PELIZLOY REALTY CORPORATION, represented herein by its President, GREGORY K. LOY, Petitioner, vs. THE PROVINCE OF BENGUET, Respondent.
G.R. No. 183137, 10 April 2013.
Petitioner Pelizloy Realty Corporation owns Palm Grove Resort in Tuba, Benguet, which has facilities like swimming pools, a spa and function halls.
In 2005, the Provincial Board of Benguet approved its Revenue Code of 2005. Section 59, the tax ordinance levied a 10% amusement tax on gross receipts from admissions to "resorts, swimming pools, bath houses, hot springs and tourist spots."
Pelizloy's posits that amusement tax is an ultra vires act. Thus, it filed an appeal/petition before the Secretary of Justice. Upon the Secretary’s failure to decide on the appeal within sixty days, Pelizloy filed a Petition for Declaratory Relief and Injunction before the RTC.
Pelizloy argued that the imposition was in violation of the limitation on the taxing powers of local government units under Section 133 (i) of the Local Government Code, which provides that the exercise of the taxing powers of provinces, cities, municipalities, and barangays shall not extend to the levy of percentage or value-added tax (VAT) on sales, barters or exchanges or similar transactions on goods or services except as otherwise provided.
The Province of Benguet assailed the that the phrase ‘other places of amusement’ in Section 140 (a) of the LGC encompasses resorts, swimming pools, bath houses, hot springs, and tourist spots since Article 131 (b) of the LGC defines "amusement" as "pleasurable diversion and entertainment synonymous to relaxation, avocation, pastime, or fun."
RTC rendered a Decision assailed Decision dismissing the Petition for Declaratory Relief and Injunction for lack of merit. Procedurally, the RTC ruled that Declaratory Relief was a proper remedy. However, it gave credence to the Province of Benguet's assertion that resorts, swimming pools, bath houses, hot springs, and tourist spots are encompassed by the phrase ‘other places of amusement’ in Section 140 of the LGC.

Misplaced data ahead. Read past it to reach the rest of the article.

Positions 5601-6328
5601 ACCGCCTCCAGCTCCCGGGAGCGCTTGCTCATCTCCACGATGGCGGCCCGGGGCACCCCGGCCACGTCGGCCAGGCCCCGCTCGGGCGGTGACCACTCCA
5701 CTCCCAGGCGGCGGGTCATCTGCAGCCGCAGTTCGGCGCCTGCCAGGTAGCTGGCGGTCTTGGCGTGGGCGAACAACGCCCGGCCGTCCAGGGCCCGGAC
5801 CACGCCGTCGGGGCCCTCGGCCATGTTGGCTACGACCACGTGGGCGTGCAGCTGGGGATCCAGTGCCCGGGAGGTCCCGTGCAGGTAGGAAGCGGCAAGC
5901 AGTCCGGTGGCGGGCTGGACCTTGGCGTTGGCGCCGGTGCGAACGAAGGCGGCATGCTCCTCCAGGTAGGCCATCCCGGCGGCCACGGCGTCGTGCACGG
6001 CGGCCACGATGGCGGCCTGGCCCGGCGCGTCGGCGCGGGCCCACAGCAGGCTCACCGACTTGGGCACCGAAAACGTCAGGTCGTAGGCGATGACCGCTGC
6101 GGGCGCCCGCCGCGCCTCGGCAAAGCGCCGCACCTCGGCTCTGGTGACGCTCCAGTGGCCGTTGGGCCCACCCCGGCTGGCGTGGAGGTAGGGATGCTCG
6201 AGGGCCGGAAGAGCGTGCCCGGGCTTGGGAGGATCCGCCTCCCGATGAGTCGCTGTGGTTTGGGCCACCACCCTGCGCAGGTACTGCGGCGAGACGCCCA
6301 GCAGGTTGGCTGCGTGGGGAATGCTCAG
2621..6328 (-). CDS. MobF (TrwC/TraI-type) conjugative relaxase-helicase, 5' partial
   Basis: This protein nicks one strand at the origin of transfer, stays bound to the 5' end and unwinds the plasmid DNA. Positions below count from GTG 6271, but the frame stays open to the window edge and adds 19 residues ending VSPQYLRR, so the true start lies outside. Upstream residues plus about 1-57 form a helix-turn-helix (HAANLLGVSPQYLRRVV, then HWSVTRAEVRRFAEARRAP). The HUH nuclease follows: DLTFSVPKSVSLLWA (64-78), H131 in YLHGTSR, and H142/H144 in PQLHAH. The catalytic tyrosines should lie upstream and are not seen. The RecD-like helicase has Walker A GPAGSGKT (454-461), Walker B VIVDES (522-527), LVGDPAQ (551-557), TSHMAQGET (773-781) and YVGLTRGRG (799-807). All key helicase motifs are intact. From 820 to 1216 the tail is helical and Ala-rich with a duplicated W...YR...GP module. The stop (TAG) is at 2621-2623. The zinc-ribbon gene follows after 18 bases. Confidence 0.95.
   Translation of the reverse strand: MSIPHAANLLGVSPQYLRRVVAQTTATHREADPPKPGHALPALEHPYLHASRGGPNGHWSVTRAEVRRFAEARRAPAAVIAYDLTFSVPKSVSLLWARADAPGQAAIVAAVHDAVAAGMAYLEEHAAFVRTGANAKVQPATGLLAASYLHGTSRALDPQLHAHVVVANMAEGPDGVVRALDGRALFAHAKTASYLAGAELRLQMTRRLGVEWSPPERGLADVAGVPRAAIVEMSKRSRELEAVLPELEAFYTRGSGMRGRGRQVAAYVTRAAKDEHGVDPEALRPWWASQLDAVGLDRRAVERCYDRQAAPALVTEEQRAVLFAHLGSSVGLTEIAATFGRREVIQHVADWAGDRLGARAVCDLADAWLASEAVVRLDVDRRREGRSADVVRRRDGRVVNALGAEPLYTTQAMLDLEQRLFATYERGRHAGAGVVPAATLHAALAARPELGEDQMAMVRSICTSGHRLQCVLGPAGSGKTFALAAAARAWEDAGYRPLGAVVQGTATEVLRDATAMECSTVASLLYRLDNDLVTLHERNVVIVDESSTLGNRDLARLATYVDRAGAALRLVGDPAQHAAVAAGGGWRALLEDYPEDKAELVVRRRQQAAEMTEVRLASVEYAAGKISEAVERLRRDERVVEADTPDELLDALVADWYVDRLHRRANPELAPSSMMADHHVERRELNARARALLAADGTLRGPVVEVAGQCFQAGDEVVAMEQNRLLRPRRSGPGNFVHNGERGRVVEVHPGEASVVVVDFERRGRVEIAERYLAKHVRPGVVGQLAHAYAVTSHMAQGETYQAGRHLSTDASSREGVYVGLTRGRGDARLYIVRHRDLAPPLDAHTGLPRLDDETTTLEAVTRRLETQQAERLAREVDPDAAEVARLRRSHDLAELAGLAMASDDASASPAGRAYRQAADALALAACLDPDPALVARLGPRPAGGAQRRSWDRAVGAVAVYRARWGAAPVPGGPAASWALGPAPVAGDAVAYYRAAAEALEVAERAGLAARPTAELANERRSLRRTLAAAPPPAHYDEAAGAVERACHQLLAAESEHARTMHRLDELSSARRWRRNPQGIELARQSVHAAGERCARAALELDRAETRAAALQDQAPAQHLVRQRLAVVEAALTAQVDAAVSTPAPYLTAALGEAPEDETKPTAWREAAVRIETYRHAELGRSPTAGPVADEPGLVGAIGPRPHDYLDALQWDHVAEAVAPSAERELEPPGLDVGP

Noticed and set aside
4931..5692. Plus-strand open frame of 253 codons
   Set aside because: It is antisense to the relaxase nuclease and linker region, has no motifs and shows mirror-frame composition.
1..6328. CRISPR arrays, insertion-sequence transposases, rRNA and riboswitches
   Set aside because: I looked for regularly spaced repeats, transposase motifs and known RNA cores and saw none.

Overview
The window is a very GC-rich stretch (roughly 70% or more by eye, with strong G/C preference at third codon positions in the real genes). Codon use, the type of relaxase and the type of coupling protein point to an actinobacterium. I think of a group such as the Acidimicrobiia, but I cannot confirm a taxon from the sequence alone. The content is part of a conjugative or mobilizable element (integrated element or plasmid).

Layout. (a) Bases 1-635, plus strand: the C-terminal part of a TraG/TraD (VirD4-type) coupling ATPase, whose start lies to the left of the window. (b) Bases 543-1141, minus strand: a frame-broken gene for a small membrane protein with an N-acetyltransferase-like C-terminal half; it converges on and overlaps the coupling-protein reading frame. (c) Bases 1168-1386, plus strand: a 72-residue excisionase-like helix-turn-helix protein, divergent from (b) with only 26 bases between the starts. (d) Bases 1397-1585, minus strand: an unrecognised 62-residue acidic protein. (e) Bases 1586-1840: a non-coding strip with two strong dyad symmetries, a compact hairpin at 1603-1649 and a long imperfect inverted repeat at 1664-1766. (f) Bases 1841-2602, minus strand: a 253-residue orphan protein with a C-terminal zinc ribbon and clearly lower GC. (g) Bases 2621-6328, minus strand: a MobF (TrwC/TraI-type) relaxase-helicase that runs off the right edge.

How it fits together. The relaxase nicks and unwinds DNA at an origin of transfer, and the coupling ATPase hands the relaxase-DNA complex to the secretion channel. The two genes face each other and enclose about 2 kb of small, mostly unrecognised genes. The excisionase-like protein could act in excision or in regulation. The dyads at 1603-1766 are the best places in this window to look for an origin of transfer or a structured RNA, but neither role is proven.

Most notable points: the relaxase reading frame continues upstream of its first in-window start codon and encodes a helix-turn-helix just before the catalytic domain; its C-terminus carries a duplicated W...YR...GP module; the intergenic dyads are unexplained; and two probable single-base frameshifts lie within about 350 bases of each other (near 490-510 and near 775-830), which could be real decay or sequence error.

ISSUE: W/N provinces are authorized to impose amusement taxes on admission fees to resorts, swimming pools, bath houses, hot springs, and tourist spots for being "amusement places" under the LGC.
Amusement taxes are percentage taxes. However, provinces are not barred from levying amusement taxes even if amusement taxes are a form of percentage taxes. The levying of percentage taxes is prohibited "except as otherwise provided" by the LGC. Section 140 provides such exception.
Section 140 expressly allows for the imposition by provinces of amusement taxes on "the proprietors, lessees, or operators of theaters, cinemas, concert halls, circuses, boxing stadia, and other places of amusement."
However, resorts, swimming pools, bath houses, hot springs, and tourist spots are not among those places expressly mentioned by Section 140 of the LGC as being subject to amusement taxes. Thus, the determination of whether amusement taxes may be levied on admissions to these places hinges on whether the phrase ‘other places of amusement’ encompasses resorts, swimming pools, bath houses, hot springs, and tourist spots.
Under the principle of ejusdem generis, "where a general word or phrase follows an enumeration of particular and specific words of the same class or where the latter follow the former, the general word or phrase is to be construed to include, or to be restricted to persons, things or cases akin to, resembling, or of the same kind or class as those specifically mentioned."
Section 131 (c) of the LGC already provides a clear definition: "Amusement Places" include theaters, cinemas, concert halls, circuses and other places of amusement where one seeks admission to entertain oneself by seeing or viewing the show or performances.
As defined in The New Oxford American Dictionary, ‘show’ means "a spectacle or display of something, typically an impressive one"; while ‘performance’ means "an act of staging or presenting a play, a concert, or other form of entertainment." As such, the ordinary definitions of the words ‘show’ and ‘performance’ denote not only visual engagement (i.e., the seeing or viewing of things) but also active doing (e.g., displaying, staging or presenting) such that actions are manifested to, and (correspondingly) perceived by an audience.
Considering these, it is clear that resorts, swimming pools, bath houses, hot springs and tourist spots cannot be considered venues primarily "where one seeks admission to entertain oneself by seeing or viewing the show or performances". While it is true that they may be venues where people are visually engaged, they are not primarily venues for their proprietors or operators to actively display, stage or present shows and/or performances.